Paradoxical career strengths and successes of ADHD adults: an evolving narrative

Tamsin Crook (School of Psychological Sciences, Birkbeck University of London, London, UK)
Almuth McDowall (School of Psychological Sciences, Birkbeck University of London, London, UK)

Journal of Work-Applied Management

ISSN: 2205-2062

Article publication date: 10 October 2023

Issue publication date: 16 April 2024




Attention deficit hyperactivity disorder (ADHD) is a neuro-developmental condition that has frequently been pathologised in career research and broader society to date. The study seeks to reframe such assumptions through a qualitative positive-focused exploration of career stories of ADHD adults, elicited through a strength-focused technique with wide applicability for coaching and other career-based development activities.


Situated in a strength-focused coaching psychology paradigm, the authors undertook semi-structured interviews with 17 participants, using an adapted feedforward interview technique (FFI) rooted in positive psychology (PP), to investigate individuals' strengths and successful career experiences.


Narrative thematic analysis of the transcripts identified two core themes: “the paradoxical nature of strengths” and “career success as an evolving narrative”. The participants described how they have achieved career success both “in spite of” and “because of” ADHD. The use of the FFI demonstrated a helpful and easily taught method for eliciting personal narratives of success and strengths, an essential foundation to any coaching process.


This research provides a nuanced overview, and an associated conceptual model, of how adults with ADHD perceive their career-based strengths and experiences of success. Further, the research shows the value of using a positive psychological coaching approach when working with neurominority individuals, using a successful adaptation of the FFI. The authors hope that the documentation of this technique and the resulting insights will offer important guidance for managers as coaches and internal and external career coaches, as well as providing positive and relatable narrative resources for ADHD adults.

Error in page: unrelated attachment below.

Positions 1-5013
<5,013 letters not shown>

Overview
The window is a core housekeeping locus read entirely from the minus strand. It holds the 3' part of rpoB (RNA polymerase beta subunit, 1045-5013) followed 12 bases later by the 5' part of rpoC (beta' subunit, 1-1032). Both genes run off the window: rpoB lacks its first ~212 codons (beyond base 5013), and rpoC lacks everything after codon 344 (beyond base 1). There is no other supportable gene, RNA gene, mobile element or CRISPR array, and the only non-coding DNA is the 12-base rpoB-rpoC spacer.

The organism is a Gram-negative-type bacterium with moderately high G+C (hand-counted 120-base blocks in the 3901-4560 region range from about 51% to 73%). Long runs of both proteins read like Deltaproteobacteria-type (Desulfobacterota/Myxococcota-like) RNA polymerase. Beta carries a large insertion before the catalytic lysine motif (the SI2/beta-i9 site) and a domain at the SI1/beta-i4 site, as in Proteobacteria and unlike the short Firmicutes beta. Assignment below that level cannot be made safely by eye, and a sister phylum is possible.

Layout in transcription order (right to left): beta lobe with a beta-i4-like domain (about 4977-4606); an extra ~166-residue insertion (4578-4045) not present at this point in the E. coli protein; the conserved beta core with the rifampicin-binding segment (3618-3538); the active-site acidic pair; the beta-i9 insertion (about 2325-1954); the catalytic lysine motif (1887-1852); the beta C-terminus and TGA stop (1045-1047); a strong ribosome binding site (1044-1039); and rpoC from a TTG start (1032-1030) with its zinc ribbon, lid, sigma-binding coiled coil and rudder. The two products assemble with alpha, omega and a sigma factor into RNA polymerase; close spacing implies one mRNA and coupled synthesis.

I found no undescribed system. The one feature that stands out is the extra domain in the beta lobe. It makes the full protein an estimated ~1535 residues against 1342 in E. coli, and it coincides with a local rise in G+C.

Crook, T. and McDowall, A. (2024), "Paradoxical career strengths and successes of ADHD adults: an evolving narrative", Journal of Work-Applied Management, Vol. 16 No. 1, pp. 112-126.



Emerald Publishing Limited

Copyright © 2023, Tamsin Crook and Almuth McDowall


Published in Journal of Work-Applied Management. Published by Emerald Publishing Limited. This article is published under the Creative Commons Attribution (CC BY 4.0) licence. Anyone may reproduce, distribute, translate and create derivative works of this article (for both commercial and non-commercial purposes), subject to full attribution to the original publication and authors. The full terms of this licence may be seen at


Attention deficit hyperactivity disorder (ADHD) is defined as a neuro-developmental condition, affecting 5–7% of children, and symptoms persist into adulthood in approximately 65% of cases (Biederman, 2007).

ADHD in adulthood, including the workplace context, remains poorly understood. Lauder et al. (2022) highlight the lack of research into the effectiveness of interventions designed to support ADHDers at work. Many adults present with experiences of under-achievement, frustration, disappointment and low self-esteem, without understanding that there may be an underlying cause (Murphy, 2005). Relevant ADHD literature focuses on dysfunction and pathology and failure in occupational settings (Painter et al., 2008). Broad top-down policy-based research (Adamou et al., 2013) emphasises weaknesses in the United Kingdom's approach to managing challenges at work associated with ADHD. This research acknowledges that ADHD stigmatisation has resulted in policy-makers, health professionals and businesses failing to address these issues equitably.

A phenomenological study (Sedgwick et al., 2018) explored the character strengths of ADHDers, finding that positive attributes of ADHD can “support and sustain high functioning and flourishing” (p. 250). Schippers et al. (2022) discuss the benefits of highlighting strengths during the ADHD diagnostic process, which remains a rarity in practice. Although not focused on careers and work, such research signposts that the ADHD study is becoming less deficit-focused.

Indeed, there has been a growing recognition of ADHDers' potential, particularly regarding creativity (e.g. White and Shah, 2006; Young, 2005) and ability to hyperfocus (Royal et al., 2015). Negatively connoted symptoms of ADHD such as inattentiveness, hyperactivity and impulsivity are reframed as curiosity, innovation and risk-taking, particularly through an entrepreneurial lens (e.g. Verheul et al., 2015). Antshel's (2018) review of ADHD integrates the theories and clinical characteristics of ADHD and entrepreneurship (e.g. hyperactive/impulsive presentation: see also Stappers and Andries, 2022) recognising that ADHD affords advantages in certain occupational settings (Lerner et al., 2019). One study (Patel et al., 2019) concluded that despite a preference for self-employment among ADHDers, earnings are often lower than for waged work. While research links ADHD traits with successful entrepreneurialism, there are few that seek to elicit positive experiences of ADHD careers more broadly. As careers constitute a major part of adult identity (Savickas, 2011) and socio-economic contribution, research into all aspects of ADHD careers is crucial to facilitate holistic understanding and enable ADHDers to reach their working potential.